Adverse childhood experiences (ACEs) are stressful or traumatic events, including abuse and neglect. They may also include household dysfunction such as witnessing domestic violence or growing up with family members who have substance use disorders. … ACEs include: Physical abuse.
What does adverse childhood experiences mean?
Adverse childhood experiences (ACEs) are a significant risk factor for substance use disorders and can impact prevention efforts.
Adverse childhood experiences (ACEs) are stressful or traumatic events, including abuse and neglect. They may also include household dysfunction such as witnessing domestic violence or growing up with family members who have substance use disorders. ACEs are strongly related to the development and prevalence of a wide range of health problems throughout a person’s lifespan, including those associated with substance misuse.
- Physical abuse
- Sexual abuse
- Emotional abuse
- Physical neglect
- Emotional neglect
- Intimate partner violence
- Mother treated violently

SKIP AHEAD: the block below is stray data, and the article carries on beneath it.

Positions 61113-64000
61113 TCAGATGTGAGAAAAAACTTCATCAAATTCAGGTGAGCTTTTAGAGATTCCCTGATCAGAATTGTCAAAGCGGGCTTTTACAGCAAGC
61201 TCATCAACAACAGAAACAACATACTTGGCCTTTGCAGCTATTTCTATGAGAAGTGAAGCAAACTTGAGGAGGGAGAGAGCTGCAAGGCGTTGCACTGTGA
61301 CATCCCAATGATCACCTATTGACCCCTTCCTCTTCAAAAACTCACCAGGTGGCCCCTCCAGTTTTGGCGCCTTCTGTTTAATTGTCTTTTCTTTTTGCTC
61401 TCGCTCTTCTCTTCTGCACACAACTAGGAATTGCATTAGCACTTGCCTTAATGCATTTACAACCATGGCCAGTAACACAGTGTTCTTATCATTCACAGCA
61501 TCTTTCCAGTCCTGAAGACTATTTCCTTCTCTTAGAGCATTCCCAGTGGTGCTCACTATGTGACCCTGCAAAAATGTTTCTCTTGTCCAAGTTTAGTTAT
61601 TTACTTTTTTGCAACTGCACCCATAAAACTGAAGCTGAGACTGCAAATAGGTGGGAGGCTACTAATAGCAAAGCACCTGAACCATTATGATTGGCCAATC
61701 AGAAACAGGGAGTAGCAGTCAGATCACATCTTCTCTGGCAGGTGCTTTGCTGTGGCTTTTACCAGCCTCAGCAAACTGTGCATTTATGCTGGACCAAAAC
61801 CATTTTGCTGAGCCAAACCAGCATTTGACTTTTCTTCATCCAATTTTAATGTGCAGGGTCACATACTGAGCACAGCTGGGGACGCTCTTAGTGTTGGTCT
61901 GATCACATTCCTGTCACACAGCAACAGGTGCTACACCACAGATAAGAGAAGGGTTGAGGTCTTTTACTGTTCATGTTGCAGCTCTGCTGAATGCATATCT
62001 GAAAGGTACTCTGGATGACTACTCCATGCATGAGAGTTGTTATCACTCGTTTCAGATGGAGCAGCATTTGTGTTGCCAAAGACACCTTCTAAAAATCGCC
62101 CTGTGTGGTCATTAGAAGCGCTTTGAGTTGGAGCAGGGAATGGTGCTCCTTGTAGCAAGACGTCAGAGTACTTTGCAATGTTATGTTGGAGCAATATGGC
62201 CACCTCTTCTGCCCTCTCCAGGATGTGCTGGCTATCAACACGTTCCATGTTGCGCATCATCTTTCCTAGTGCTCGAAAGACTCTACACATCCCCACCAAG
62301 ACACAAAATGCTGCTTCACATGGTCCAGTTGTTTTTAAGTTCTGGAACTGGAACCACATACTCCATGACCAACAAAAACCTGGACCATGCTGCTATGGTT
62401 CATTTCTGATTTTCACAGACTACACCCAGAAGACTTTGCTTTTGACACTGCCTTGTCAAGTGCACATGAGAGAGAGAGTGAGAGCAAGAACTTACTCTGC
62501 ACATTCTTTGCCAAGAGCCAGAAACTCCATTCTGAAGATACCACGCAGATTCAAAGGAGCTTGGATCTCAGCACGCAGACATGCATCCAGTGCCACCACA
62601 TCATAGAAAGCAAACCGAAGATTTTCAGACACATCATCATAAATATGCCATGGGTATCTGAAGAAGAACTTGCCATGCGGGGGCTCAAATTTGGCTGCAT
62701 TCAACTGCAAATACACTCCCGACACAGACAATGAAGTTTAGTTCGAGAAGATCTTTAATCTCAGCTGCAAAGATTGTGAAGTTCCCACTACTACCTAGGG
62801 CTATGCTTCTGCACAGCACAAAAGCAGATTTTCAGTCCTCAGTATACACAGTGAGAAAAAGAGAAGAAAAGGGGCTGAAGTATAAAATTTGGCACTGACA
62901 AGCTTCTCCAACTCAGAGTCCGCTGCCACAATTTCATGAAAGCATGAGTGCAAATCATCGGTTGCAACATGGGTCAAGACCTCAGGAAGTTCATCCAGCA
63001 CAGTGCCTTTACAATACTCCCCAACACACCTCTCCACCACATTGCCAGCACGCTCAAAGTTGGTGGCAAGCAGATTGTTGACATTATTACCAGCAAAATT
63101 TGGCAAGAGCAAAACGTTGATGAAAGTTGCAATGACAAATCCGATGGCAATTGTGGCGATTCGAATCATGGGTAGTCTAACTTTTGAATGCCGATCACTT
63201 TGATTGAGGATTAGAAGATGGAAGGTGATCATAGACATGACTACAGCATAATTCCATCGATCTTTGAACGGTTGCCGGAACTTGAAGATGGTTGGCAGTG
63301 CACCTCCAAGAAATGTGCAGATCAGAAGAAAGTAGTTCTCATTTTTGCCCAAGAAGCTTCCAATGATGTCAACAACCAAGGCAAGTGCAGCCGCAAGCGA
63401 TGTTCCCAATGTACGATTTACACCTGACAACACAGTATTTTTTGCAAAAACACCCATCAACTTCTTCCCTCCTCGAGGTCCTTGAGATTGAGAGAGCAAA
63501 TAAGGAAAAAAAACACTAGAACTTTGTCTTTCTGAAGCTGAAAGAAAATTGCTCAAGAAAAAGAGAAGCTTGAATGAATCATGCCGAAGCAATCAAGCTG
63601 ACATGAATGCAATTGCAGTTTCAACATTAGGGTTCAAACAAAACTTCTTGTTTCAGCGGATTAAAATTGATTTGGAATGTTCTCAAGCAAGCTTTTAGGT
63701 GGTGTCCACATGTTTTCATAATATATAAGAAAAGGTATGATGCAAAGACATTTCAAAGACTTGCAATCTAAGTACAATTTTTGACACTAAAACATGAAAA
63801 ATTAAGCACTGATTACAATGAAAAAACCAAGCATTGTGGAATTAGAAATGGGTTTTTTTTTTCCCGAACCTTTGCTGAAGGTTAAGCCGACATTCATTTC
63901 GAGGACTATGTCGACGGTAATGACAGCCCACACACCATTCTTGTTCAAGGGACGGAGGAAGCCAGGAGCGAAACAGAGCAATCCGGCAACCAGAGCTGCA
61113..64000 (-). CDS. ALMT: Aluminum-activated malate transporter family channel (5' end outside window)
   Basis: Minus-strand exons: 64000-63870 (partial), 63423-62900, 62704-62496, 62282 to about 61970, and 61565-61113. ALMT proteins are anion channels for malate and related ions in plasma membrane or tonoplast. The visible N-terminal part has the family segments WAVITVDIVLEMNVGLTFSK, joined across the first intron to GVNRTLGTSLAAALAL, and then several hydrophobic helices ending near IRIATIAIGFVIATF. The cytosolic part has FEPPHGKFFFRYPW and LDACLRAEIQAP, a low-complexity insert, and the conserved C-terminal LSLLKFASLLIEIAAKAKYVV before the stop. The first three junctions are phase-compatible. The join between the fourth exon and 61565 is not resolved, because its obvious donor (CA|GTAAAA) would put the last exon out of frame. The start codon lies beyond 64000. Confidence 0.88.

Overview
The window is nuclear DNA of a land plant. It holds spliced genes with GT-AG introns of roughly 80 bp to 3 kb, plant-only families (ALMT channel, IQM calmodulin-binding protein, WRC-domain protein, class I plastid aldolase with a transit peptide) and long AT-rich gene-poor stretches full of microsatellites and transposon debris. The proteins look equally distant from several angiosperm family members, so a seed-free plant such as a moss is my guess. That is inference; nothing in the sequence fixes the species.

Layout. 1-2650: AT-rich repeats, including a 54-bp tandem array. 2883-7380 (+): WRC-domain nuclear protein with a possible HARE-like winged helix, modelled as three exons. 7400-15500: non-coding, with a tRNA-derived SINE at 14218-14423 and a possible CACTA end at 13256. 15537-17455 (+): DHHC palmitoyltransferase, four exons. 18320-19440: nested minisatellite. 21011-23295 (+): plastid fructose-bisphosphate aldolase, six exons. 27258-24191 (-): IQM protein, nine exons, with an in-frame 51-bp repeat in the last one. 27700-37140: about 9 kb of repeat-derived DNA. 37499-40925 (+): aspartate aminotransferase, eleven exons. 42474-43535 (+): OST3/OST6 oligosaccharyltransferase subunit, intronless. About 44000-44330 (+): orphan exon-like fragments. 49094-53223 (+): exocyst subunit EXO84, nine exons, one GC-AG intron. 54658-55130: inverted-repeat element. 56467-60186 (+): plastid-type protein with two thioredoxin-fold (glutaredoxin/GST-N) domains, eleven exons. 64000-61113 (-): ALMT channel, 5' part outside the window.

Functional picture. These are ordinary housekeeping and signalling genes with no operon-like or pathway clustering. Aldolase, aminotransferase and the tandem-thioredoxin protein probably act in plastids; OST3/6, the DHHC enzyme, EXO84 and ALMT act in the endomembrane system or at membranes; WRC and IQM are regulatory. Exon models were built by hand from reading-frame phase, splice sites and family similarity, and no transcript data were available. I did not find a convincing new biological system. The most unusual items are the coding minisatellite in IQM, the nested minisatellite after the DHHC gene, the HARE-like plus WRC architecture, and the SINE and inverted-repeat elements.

- Substance misuse within household
- Household mental illness
- Parental separation or divorce
- Incarcerated household member
ACEs are a good example of the types of complex issues that the prevention workforce often faces. The negative effects of ACEs are felt throughout the nation and can affect people of all backgrounds
At the same time that the ACE Study was being done, parallel research on kids’ brains found that toxic stress physically damages a child’s developing brain. This was determined by a group of neuroscientists and pediatricians, including neuroscientist Martin Teicher and pediatrician Jack Shonkoff, both at Harvard University, neuroscientist Bruce McEwen at Rockefeller University, and pediatrician Bruce Perry at the Child Trauma Academy.
When children are overloaded with stress hormones, they’re in flight, fright or freeze mode. They can’t learn in school. They often have difficulty trusting adults or developing healthy relationships with peers (i.e., they become loners). To relieve their anxiety, depression, guilt, shame, and/or inability to focus, they turn to easily available biochemical solutions — nicotine, alcohol, marijuana, methamphetamine — or activities in which they can escape their problems — high-risk sports, proliferation of sex partners, and work/over-achievement. (e.g. Nicotine reduces anger, increases focus and relieves depression. Alcohol relieves stress.)
What is the adverse childhood experiences study?
What are ACE’s?
ACEs Increase Health Risks
According to the Adverse Childhood Experiences study, the rougher your childhood, the higher your score is likely to be and the higher your risk for various health problems later.
Three Types of ACEs
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